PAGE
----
Canadian Dollar Falls to Almost Lowest Since 2009 on BOC Views

The Canadian dollar fell to almost its lowest point in four and a half years amid speculation the central bank may cut interest rates to stimulate economic growth.

The currency weakened against all its major peers after Bank of Canada Governor Stephen Poloz said yesterday he can’t rule out an interest-rate cut if the economy worsens, following a speech where he blamed harsh winter weather for mainly sparking weaker-than-forecast growth. The currency’s 5 percent decline this year against the U.S. dollar has made it the worst performer among major currencies as investors speculated policy makers will do more.

The loonie, as the Canadian dollar is known, fell 0.3 percent to C$1.1173 per U.S. dollar at 8:43 a.m. in Toronto, touching the lowest since Jan. 31 when it was the weakest since July 2009. One loonie buys 89.50 U.S. cents.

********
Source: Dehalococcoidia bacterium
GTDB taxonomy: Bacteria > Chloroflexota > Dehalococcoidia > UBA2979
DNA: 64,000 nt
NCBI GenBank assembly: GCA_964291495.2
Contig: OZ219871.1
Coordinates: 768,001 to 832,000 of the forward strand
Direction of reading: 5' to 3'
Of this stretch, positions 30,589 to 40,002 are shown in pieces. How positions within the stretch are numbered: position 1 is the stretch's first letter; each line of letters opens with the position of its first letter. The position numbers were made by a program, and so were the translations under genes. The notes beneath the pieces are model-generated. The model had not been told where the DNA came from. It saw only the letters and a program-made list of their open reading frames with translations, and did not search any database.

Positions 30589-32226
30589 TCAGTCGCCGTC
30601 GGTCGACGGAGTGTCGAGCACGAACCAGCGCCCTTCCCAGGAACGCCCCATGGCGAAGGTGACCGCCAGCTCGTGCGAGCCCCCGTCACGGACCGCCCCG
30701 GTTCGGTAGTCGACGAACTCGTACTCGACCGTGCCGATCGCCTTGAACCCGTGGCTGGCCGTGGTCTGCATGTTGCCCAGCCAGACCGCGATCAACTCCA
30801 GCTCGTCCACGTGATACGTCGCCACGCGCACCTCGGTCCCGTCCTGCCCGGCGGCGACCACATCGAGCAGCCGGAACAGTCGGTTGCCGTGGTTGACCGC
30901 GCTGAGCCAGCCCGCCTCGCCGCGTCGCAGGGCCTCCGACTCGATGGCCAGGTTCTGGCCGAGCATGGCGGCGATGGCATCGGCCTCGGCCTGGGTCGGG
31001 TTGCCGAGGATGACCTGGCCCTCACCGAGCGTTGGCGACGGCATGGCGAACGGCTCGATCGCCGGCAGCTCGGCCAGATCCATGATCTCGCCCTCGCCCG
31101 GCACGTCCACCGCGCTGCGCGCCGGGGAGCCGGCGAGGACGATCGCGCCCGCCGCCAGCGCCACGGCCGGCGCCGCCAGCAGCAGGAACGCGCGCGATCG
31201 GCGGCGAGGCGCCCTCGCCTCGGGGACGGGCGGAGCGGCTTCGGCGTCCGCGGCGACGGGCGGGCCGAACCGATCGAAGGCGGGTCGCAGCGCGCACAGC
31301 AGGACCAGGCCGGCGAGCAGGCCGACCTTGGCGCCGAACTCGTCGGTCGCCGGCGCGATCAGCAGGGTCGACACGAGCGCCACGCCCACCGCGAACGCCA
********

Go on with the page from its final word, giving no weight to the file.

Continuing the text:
Canadian wholesale sales climbed in January as higher receipts from computer and communications equipment countered declines in motor vehicles and parts, Statistics Canada said today in Ottawa. Sales rose 0.8 percent to C$50.0 billion ($44.7 billion), matching the 0.8 percent increase that was the median forecast in a Bloomberg survey with 13 responses.

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